So we’re working to make the system better, but we’re also offering alternatives to people who don’t have access to Western medicine—which is partly why herbalism is so beautiful, because it’s so replicable. People can just do the same thing at home. You don’t need a pharmacy to make you the thing; you can make it yourself, or you can get your neighbor’s version of it or whatever. I think that’s really liberatory.
The idea that one might share such knowledge and resources with their neighbors is an exciting one—not a new one, of course, but one we seem to have lost sight of in this culture. You can imagine the implications, the dual benefits of increasing wellness while fostering community.
Exactly. That’s really how it’s always functioned historically, and that’s what I want 69 to be. I want it to be a resource for people. When I’m teaching classes, I literally try to have the students replicate my skills. I’m like, “Hey, do you want to know how to make the thing I make and sell? Great. Now you can make it.” I try not to feel scarce or precious about it; I want to share the knowledge as it’s been shared with me. I also work to support other herbalists as they’re launching product lines and pass on some of the knowledge that I’ve learned in the last few years. I know deeply that all of our work is needed and unique, and that we don’t actually have to compete.
It seems like you have an approach that requires a great deal of sensitivity and attention to emotional nuance—certainly for the healers, and even for those being treated, but also, I’d imagine, for those who are actually producing the medicines. In reading your Instagram posts, it’s clear you’re good at breaking down the more subtle elements that compose an emotion: for instance, in one post, I remember you were talking about grief, but rather than speaking of it in universal terms, you spoke to its variability, noting that it takes many forms and can incorporate a range of feelings over time, be it disassociation, irritation, anger, fatigue, or whatever else. I’ve wondered how that level of insight translates to the way you compose your blends: like, if you’re trying to create one to address grief, are you purposefully selecting and combining materials that reflect that wider range of underlying feelings? In that sense, do the formulas become as much conceptual as strictly medicinal?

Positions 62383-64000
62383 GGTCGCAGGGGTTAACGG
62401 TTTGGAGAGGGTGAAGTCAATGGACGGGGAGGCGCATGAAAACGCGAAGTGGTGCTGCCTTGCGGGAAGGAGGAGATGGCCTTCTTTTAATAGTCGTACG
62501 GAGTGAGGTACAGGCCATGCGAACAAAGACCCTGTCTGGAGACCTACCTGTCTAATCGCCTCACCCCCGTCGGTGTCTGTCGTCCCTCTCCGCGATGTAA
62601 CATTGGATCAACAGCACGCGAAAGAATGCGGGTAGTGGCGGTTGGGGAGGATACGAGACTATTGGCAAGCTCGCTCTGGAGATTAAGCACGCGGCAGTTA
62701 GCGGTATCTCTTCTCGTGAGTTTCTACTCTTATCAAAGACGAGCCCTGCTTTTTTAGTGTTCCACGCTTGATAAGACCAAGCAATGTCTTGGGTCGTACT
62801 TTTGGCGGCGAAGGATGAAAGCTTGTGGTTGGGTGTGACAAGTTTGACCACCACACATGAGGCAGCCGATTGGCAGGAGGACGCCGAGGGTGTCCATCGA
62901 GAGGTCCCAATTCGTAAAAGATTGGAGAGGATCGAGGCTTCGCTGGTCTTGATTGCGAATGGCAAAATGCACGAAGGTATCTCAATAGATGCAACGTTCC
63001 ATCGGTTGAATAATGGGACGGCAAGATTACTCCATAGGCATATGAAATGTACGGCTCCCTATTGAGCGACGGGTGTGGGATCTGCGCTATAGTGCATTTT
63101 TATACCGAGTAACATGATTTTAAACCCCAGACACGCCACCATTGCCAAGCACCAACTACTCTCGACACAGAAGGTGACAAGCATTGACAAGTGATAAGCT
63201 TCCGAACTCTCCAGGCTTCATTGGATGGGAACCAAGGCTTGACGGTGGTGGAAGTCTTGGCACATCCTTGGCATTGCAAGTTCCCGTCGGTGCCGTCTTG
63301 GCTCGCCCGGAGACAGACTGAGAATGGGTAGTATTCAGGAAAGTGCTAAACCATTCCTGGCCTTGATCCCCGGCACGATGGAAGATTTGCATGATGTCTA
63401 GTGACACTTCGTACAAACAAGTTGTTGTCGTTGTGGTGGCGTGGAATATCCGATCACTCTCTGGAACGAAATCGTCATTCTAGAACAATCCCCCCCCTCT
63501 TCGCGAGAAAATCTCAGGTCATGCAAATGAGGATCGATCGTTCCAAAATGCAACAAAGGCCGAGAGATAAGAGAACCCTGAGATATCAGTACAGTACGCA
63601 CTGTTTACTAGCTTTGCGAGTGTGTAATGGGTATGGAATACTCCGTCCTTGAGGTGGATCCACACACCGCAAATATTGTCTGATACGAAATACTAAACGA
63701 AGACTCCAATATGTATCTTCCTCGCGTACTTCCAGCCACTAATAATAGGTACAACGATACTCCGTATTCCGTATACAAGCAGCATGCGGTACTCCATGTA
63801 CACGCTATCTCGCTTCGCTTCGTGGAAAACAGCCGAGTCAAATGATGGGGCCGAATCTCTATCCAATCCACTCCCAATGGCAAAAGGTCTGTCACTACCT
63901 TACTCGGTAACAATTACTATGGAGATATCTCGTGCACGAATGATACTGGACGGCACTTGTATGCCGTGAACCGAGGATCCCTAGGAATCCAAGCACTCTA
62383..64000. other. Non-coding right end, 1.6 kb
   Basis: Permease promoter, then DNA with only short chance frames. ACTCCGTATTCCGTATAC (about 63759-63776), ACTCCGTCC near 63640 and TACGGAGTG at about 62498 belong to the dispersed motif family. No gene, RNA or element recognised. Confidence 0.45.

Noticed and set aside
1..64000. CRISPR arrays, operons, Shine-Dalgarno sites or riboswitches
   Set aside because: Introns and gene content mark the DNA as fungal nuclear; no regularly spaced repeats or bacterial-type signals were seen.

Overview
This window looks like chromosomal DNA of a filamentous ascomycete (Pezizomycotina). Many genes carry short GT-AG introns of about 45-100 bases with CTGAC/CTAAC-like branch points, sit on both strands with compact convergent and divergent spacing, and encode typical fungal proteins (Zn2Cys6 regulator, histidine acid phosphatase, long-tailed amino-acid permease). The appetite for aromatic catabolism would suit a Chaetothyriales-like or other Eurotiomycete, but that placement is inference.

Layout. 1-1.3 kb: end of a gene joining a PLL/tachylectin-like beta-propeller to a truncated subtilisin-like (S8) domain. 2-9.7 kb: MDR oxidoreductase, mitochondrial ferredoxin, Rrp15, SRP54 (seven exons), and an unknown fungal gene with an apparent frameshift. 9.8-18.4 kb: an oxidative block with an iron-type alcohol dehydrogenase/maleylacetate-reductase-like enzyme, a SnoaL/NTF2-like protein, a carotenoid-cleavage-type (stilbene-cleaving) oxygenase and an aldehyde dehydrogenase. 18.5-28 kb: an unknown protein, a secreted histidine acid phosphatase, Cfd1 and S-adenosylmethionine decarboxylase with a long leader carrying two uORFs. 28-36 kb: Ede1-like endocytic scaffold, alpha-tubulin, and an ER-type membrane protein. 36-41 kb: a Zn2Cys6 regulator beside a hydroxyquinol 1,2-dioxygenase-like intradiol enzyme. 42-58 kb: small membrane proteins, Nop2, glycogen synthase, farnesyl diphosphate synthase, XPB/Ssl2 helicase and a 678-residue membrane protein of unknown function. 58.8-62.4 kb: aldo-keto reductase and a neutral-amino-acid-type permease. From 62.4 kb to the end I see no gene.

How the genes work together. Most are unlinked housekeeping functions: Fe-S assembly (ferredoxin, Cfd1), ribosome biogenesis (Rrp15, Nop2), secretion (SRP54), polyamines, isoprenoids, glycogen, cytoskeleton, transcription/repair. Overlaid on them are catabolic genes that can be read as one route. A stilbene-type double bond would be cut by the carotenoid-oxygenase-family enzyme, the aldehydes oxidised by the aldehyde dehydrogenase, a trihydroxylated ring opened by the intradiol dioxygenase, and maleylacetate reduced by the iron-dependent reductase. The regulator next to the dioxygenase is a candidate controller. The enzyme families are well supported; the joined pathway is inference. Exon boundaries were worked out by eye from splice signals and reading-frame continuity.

Totally. A good example for this is my dysphoria blend, which is called C U Later Dysphoria. In terms of ingredients, there’s ashwagandha and tulsi, which are both adaptogens, a class of plants that supports the body to adapt to stress and trauma. Then there’s rose petals, which are heart-healing and encourage gentleness, self-love. And then there’s mugwort, which is a favorite plant of mine that acts as a stimulant, moving energy through the body. I put it in there because my own experience of dysphoria is like feeling really dissociated, and I’ve found that mugwort is really supportive for moving you out of the dissociated place. Of course, other herbalists might not see mugwort as the opposite of a grounding plant, because it’s so activating, but that’s fine - that’s why it’s great that there are so many formulas available. I also put some essences in there: there’s ghost pipe essence, which is really amazing for transition and non-binary folks, people living in-between worlds, in-between genders. So the way I combine plants is intuitive; it’s my own formula, based on what I feel intuitively is right. That’s what’s so cool about herbalism: you can have a million herbalists making a million different blends for the same thing. It’s all about finding what works best for you and sharing it.